Life Story for
Stephen Ross Bynum
Stephen Ross Bynum was born July 8, 1958, in Stockton, Calif., grew up Tucson, Ariz., raised his family in Ketchum and Hailey, Idaho, and died Sept. 23, 2018, at St. Luke’s Magic Valley Medical Center. Steve’s face smiles eternally in the box office of the Magic Lantern Cinemas or behind the counter at Video West.
A pillar of his community, Steve was our resident expert in all things cinema, music, politics and literature. He gave his friendship and mentorship liberally, bestowing unconditional love and approval on the young and the old, and he was hopelessly devoted to his wife and partner of 42 years, Heidi, and children, Alice and Liam.
Steve was raised by three women: his grandmother Alice, mother, Babe, and sister, K.C. He spent many nights at Grandma’s house (he was her favorite), along with his seven uncles and aunts and many cousins, with his mom working two or three jobs at all times to provide for her daughter and son. He learned to read early, and used his voracious literacy to connect to worlds and cultures beyond his own: the underground, recorded music, comics and zines, masters of painting and film. His friends in junior high and high school, especially Ted and Deuce Miller, reflected his interests. He was chubby, balding, loving and jovial from the beginning, and he had an extraordinary voice—the thing Heidi first fell in love with in their senior year at Rincon High School.
He studied art at the University of Arizona, delivered The Arizona Daily Star, and was held up at gunpoint at the Circle K (the first of his nine lives). Not wanting to leave G.G. Alice until she died at 94, when Heidi came to Ketchum to visit Scotty, he packed up and followed, knowing next to nothing about the place. After a few months, he talked Cindy Hamlin into hiring him along with Doug Bergstrom, working closely with Rick Kessler at the Magic Lantern, where he connected to our community through cinema. He was preoccupied with entertainment, feeling it his duty to ensure that each of us was thoroughly amused and educated in his presence.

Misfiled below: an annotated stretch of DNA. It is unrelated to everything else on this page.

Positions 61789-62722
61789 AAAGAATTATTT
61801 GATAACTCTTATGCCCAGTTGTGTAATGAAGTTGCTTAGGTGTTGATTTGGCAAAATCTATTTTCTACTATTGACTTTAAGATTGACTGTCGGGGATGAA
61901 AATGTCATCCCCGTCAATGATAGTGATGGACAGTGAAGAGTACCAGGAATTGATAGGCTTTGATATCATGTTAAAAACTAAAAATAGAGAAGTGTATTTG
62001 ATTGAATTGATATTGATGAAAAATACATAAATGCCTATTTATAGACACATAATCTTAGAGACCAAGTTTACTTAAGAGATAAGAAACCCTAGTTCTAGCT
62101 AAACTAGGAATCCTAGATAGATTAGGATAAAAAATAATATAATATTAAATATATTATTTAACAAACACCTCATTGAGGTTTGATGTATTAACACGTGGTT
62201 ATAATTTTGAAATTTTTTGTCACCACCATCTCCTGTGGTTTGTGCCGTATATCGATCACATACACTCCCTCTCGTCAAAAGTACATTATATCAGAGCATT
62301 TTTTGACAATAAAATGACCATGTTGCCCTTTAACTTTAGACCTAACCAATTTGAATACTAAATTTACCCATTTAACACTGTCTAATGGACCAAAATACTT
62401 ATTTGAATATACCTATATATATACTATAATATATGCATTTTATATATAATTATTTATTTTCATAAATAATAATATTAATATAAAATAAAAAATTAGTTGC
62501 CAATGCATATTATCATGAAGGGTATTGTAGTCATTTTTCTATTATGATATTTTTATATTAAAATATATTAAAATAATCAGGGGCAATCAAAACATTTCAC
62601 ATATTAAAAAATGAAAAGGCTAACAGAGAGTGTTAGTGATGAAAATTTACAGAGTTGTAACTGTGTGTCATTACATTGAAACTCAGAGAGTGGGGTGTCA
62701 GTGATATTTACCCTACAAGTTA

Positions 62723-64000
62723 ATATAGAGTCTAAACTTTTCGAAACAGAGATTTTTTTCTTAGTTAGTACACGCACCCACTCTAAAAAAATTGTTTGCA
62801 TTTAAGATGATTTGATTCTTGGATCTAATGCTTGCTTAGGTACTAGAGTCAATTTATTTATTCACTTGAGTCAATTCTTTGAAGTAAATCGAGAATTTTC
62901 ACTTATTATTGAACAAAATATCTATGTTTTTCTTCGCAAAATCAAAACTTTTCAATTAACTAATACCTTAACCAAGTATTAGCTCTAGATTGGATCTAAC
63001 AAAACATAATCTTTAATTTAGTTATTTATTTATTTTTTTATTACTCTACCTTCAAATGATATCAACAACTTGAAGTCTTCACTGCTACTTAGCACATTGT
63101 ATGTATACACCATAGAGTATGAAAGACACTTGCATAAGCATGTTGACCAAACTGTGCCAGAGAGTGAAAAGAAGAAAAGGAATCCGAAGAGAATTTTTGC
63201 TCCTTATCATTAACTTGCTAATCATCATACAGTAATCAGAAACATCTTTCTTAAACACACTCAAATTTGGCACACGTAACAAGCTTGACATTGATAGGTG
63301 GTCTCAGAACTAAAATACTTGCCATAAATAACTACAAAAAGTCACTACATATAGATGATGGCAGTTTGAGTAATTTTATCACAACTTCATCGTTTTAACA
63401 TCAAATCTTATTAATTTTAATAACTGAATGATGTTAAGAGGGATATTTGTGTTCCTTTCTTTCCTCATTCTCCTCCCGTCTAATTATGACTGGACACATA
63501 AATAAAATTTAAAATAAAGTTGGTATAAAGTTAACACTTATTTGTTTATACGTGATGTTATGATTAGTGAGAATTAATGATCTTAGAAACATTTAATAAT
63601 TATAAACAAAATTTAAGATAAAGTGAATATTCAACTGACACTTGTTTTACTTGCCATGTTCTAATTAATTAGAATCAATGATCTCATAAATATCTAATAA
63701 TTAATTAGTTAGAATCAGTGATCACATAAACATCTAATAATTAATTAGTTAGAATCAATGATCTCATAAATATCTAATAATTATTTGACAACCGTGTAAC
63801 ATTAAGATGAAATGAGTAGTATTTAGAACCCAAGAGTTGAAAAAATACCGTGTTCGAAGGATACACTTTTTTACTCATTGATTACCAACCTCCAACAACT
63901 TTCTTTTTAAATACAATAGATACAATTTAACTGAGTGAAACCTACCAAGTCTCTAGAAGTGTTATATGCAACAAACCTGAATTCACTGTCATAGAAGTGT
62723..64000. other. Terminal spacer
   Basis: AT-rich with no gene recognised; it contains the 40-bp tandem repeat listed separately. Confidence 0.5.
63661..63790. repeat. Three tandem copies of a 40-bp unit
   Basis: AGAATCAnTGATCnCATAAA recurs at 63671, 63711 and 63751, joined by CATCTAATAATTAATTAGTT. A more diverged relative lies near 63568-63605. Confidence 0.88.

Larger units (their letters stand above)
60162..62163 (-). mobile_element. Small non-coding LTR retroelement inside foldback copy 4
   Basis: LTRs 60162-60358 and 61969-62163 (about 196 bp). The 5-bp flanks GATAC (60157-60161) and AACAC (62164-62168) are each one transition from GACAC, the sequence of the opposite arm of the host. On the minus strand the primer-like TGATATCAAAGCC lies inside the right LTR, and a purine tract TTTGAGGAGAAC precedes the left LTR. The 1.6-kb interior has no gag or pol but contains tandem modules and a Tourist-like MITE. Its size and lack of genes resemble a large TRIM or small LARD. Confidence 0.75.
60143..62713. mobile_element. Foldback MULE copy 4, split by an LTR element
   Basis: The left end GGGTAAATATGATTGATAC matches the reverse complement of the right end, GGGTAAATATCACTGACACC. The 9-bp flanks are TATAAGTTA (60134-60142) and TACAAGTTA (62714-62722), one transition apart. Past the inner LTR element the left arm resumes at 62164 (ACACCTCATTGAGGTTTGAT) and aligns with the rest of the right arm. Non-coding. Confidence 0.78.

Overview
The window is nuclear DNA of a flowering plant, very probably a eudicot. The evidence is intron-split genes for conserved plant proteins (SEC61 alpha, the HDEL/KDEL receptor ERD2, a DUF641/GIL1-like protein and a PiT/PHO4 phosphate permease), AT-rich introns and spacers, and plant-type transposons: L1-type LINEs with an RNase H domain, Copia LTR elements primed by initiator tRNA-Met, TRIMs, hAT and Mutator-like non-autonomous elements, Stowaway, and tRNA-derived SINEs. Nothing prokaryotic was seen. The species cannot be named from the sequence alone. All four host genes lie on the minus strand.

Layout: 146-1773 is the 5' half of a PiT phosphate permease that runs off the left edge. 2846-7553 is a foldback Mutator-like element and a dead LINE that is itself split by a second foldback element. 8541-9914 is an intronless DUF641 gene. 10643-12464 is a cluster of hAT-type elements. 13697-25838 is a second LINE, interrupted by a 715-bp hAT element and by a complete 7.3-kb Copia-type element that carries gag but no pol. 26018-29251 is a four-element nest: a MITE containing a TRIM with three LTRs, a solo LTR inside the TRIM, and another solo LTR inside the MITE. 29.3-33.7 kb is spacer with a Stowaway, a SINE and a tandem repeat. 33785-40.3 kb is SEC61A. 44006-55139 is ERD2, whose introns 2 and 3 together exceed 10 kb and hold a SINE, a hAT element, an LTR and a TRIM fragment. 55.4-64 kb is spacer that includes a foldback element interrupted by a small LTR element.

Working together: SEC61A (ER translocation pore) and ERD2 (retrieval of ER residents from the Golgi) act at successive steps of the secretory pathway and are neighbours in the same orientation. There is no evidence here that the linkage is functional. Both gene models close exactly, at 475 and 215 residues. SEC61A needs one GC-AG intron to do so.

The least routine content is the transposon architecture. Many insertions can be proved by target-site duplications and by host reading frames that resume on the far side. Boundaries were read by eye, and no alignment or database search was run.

When Alice and Liam were born, Steve got to invent fatherhood, not having experienced it himself. For him, fatherhood was about nurturing the child’s innate creativity and loving heart. He read to his children every night off, continuing into their adulthoods. He plied them with instruments and art supplies, indulged every interest they ever expressed and took them seriously, respecting their opinions and engaging them in lively debate. He was endlessly proud of their accomplishments, and of them.
Steve’s own creative works boggle the mind. They included screenplays, cartoons and comic strips, portraits and music anthologies; he managed bands and produced albums under the name Analog Retentive, wrote reviews, published Pork Pie Magazine and That’s Cool, That’s Trash. He was an autodidact, enthusiast, collector, teacher. Though he hated capitalism, he was an excellent salesman, generous boss and terrific customer, from the Lantern to Video West to the libraries, Iconoclast, the Record Exchange, Atkinsons’, Irving’s, the post office and the bus. He knew your name, as you knew his.
He and Heidi believe in being there, smoothing the path, putting others’ needs first, that “no man is a failure who has friends.” He admired givers, kindness, poignant truths and beauty. He fell in love with Heidi for the near-perfect way she perceives others’ needs and always looks to the good. They understood each other, equally committed to the success of their family, and forged their marriage from the childhoods they both had come through, and they succeeded.
Steve turned 60 years old this July and celebrated his 31st wedding anniversary in May. He continued growing his entire life, including after a stroke in 2010, which tripped up his speech, but also taught him to be less reactive, more receptive and even more sentimental, acutely aware of the closeness of death. This last year, he was able to rest and enjoy his home with Vinnie, Shadow and Heidi. Not sick, just not working, he recorded many memories and watched the seasons change.
Steve died suddenly, days after developing acute idiopathic pancreatitis. He was surrounded by his adoring family, alert and loving to the last, as they sang, spoke and held each other.
He is survived by Heidi Sharp Scott Bynum (Alice Adele, Liam Skye); Kathryn Currier Fuller (Roney); Mary Black, Craig and Lydia Cooper (Kayla, Will); Cathy Foley (Jason and Becca (Amelie, Scout, Griffen), Christopher); and John Bynum.
He was preceded in death by Alice Lundquist, Edna Beryl (Babe) Bynum, Edward Scott, Margaret McGregor, Bob Foley, Larry Fuller, WynneDei Gayle Cooper Kruse and Bill Black.
All are invited to celebrate Steve’s life at Church of the Bigwood at 2 p.m. on Saturday, Oct. 20. Donation details to follow with the memorial announcement.